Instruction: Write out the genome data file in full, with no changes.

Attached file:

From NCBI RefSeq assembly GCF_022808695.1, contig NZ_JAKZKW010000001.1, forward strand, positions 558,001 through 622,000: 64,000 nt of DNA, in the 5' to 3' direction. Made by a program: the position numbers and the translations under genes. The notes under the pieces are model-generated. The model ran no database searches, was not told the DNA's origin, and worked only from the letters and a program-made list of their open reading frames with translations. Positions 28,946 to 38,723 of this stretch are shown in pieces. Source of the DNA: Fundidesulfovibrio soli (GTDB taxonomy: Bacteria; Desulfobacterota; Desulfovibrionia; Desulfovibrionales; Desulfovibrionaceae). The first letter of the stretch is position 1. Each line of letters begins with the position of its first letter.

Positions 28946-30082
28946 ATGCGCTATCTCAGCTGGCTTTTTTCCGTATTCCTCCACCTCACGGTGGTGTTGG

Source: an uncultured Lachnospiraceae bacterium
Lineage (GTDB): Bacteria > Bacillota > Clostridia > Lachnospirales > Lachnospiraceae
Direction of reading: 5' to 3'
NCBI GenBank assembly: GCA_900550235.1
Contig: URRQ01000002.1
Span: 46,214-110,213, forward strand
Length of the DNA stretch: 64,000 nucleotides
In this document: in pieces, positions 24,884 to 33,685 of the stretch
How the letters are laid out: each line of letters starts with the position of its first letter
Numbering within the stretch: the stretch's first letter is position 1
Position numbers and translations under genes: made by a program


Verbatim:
From NCBI RefSeq assembly GCF_022808695.1, contig NZ_JAKZKW010000001.1, forward strand, positions 558,001 through 622,000: 64,000 nt of DNA, in the 5' to 3' direction. Made by a program: the position numbers and the translations under genes. The notes under the pieces are model-generated. The model ran no database searches, was not told the DNA's origin, and worked only from the letters and a program-made list of their open reading frames with translations. Positions 28,946 to 38,723 of this stretch are shown in pieces. Source of the DNA: Fundidesulfovibrio soli (GTDB taxonomy: Bacteria; Desulfobacterota; Desulfovibrionia; Desulfovibrionales; Desulfovibrionaceae). The first letter of the stretch is position 1. Each line of letters begins with the position of its first letter.

Positions 28946-30082
28946 ATGCGCTATCTCAGCTGGCTTTTTTCCGTATTCCTCCACCTCACGGTGGTGTTGG

Source: an uncultured Lachnospiraceae bacterium
Lineage (GTDB): Bacteria > Bacillota > Clostridia > Lachnospirales > Lachnospiraceae
Direction of reading: 5' to 3'
NCBI GenBank assembly: GCA_900550235.1
Contig: URRQ01000002.1
Span: 46,214-110,213, forward strand
Length of the DNA stretch: 64,000 nucleotides
In this document: in pieces, positions 24,884 to 33,685 of the stretch
How the letters are laid out: each line of letters starts with the position of its first letter
Numbering within the stretch: the stretch's first letter is position 1
Position numbers and translations under genes: made by a program